BHOGESHWAR: The tusker with the longest tusks among Asian elephants — is no more. One of the most popular jumbos for tourists in the Kabini backwaters, Bhogeshwar, 60, died due to age-related issues.
The gentle giant was a regular sight for tourists at Nagarahole and Bandipur Tiger Reserves. He was a sight to behold for tribals and locals living in the region.
According to forest department officials, Bhogeshwar was found dead in the Gundre Range of Bandipur Tiger Reserve (BTR) around 9.30 am. BTR Director Ramesh Kumar told The New Indian Express that an autopsy conducted on the animal has confirmed that he died due to natural causes and had no injury marks.
Foresters on the ground however said Bhogeshwar's health began deteriorating a week after he had a fight with another tusker last week.
As per procedures laid down by the Ministry of Environment, Forests and Climate Change, the tusks of the jumbo were removed and sent to the Mysuru depot for further examination. The carcass has been left for vultures to feed on in the same area where it was found dead which is in line with the forest department's tradition vis-a-vis wild animals found dead in the forests.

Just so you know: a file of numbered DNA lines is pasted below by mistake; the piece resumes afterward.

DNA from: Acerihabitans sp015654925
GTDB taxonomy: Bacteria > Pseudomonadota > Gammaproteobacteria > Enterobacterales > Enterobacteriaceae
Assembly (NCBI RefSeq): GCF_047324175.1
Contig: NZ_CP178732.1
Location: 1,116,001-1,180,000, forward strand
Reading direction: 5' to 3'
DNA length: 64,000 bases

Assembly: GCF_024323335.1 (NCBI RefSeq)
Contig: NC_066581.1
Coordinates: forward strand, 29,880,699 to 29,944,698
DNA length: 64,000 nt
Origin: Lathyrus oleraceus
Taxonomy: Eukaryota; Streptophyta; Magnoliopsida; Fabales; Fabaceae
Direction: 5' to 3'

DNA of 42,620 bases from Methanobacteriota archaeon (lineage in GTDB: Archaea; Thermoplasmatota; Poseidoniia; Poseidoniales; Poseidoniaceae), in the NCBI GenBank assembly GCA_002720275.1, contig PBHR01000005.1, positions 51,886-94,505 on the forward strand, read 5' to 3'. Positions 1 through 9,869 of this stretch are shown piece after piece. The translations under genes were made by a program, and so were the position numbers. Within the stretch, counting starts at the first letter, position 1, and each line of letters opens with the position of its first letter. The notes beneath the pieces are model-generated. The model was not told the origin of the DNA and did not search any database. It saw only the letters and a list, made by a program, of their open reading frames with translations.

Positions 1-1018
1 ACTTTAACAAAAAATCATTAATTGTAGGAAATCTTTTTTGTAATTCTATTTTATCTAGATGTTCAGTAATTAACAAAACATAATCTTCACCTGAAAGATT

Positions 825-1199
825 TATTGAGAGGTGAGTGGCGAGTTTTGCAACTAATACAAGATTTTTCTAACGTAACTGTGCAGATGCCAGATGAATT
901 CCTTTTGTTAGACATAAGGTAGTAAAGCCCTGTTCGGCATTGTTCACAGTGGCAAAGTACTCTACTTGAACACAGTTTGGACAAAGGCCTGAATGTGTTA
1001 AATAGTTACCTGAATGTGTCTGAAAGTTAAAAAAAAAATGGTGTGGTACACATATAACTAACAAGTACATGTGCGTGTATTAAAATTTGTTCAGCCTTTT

Bhogeshwar's tusks, according to forest department officials, measures 2.58 metres and 2.35 metres. Though they were crossed towards the end, they never hindered the tusker from eating, swimming or splashing around in the Kabini backwaters.
The tusker was named Bhogeshwar by the forest department staffers and tribals after he was frequently sighted near Bhogeshwar camp, where a temple and an anti-poaching camp are located. “Many tourists would be thrilled and satisfied on catching a glimpse of him, even if they were not able to sight a tiger in Kabini. The tusker has also featured in several wildlife documentaries and films made by the department and some private organisations,” said a forest department official.
Officials said they are looking into record books to ascertain whether Bhogeshwar had the longest-ever tusks.